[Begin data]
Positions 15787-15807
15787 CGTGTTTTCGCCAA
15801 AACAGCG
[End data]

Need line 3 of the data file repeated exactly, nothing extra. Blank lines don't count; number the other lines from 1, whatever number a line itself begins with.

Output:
15801 AACAGCG